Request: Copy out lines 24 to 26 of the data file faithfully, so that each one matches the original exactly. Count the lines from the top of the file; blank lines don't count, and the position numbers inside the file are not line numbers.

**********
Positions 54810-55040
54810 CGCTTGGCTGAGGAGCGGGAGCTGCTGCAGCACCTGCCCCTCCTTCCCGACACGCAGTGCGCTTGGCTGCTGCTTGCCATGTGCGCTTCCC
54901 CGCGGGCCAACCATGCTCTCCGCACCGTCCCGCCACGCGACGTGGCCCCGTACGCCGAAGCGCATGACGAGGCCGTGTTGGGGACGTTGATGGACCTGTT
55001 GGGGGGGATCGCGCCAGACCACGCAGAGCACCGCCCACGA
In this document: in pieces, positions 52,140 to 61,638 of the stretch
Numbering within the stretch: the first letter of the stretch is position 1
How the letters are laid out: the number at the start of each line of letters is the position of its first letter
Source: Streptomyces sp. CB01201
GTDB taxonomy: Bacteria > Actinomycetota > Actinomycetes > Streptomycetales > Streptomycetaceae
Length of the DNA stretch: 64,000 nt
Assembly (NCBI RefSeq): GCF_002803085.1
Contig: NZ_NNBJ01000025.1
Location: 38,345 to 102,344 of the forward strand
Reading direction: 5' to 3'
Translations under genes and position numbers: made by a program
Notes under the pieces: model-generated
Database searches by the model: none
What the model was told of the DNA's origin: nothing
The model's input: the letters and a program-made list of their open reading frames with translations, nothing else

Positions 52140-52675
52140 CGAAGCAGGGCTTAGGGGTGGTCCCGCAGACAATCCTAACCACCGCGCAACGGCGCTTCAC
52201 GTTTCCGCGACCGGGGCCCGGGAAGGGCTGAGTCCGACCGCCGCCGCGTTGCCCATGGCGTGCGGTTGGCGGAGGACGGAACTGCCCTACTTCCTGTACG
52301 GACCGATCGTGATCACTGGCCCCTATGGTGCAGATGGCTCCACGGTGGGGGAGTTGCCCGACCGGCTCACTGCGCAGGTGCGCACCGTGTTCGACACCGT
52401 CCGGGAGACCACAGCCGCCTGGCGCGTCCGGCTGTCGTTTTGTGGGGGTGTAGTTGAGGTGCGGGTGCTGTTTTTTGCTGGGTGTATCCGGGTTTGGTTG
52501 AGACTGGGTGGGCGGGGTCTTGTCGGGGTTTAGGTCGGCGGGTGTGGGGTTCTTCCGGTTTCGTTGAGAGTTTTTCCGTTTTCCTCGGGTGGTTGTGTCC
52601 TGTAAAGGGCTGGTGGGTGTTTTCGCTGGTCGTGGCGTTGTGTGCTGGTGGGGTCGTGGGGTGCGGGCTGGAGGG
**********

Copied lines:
52401 CCGGGAGACCACAGCCGCCTGGCGCGTCCGGCTGTCGTTTTGTGGGGGTGTAGTTGAGGTGCGGGTGCTGTTTTTTGCTGGGTGTATCCGGGTTTGGTTG
52501 AGACTGGGTGGGCGGGGTCTTGTCGGGGTTTAGGTCGGCGGGTGTGGGGTTCTTCCGGTTTCGTTGAGAGTTTTTCCGTTTTCCTCGGGTGGTTGTGTCC
52601 TGTAAAGGGCTGGTGGGTGTTTTCGCTGGTCGTGGCGTTGTGTGCTGGTGGGGTCGTGGGGTGCGGGCTGGAGGG